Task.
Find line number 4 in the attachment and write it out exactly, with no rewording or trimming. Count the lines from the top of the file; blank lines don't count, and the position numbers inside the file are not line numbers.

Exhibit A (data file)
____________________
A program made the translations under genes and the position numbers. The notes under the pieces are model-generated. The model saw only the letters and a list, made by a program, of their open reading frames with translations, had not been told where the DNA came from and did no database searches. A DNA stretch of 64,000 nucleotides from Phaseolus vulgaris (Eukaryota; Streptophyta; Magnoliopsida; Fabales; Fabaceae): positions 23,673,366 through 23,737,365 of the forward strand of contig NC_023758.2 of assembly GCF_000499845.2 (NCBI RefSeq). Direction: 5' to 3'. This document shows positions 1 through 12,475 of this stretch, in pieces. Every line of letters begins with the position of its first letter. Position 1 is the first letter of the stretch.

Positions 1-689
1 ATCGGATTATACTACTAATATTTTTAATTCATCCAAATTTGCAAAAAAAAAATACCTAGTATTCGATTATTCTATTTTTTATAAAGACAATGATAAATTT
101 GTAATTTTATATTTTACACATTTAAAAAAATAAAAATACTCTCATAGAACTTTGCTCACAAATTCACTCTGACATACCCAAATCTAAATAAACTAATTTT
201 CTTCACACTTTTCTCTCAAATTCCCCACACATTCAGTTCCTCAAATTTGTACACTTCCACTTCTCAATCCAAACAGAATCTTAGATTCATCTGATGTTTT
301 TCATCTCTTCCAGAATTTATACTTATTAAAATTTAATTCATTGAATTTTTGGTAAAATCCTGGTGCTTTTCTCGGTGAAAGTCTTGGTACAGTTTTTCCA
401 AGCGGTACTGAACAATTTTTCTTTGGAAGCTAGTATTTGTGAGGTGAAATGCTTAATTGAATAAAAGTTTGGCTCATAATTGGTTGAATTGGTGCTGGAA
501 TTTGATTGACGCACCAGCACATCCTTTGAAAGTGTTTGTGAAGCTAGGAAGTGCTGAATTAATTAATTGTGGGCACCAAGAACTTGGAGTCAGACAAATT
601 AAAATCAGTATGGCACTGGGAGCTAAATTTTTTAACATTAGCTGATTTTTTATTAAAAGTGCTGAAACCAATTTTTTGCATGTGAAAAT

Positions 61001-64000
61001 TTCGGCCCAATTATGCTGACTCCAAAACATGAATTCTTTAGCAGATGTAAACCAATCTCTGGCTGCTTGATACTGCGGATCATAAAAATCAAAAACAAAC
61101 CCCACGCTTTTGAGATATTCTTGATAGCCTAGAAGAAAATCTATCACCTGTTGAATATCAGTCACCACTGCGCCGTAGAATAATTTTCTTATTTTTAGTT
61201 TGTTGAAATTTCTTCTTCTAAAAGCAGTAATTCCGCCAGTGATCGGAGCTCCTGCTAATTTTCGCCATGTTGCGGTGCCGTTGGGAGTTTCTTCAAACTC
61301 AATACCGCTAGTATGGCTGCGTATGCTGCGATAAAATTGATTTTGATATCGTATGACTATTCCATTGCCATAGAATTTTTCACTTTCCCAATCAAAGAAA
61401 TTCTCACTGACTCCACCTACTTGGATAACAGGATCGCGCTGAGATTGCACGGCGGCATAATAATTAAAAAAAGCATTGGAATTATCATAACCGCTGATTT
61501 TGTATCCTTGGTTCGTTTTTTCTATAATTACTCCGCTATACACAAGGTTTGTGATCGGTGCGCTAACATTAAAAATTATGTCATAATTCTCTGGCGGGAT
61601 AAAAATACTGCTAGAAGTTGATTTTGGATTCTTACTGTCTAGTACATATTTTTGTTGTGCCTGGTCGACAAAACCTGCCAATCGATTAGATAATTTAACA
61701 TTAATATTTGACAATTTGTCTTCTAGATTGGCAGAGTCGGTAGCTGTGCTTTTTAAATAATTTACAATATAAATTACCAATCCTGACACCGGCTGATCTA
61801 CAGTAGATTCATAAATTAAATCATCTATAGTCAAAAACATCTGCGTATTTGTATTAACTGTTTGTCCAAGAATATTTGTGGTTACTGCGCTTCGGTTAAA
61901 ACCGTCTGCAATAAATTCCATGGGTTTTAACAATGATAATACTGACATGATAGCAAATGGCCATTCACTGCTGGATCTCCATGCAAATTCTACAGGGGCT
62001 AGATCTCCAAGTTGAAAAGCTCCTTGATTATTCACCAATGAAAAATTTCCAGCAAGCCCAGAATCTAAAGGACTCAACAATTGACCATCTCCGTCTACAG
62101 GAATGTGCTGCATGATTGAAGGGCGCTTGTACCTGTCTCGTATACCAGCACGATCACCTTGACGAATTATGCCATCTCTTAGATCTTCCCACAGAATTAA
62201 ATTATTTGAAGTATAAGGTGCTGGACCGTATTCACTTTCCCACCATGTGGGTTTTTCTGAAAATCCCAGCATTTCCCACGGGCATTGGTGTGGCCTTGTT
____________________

101 GTAATTTTATATTTTACACATTTAAAAAAATAAAAATACTCTCATAGAACTTTGCTCACAAATTCACTCTGACATACCCAAATCTAAATAAACTAATTTT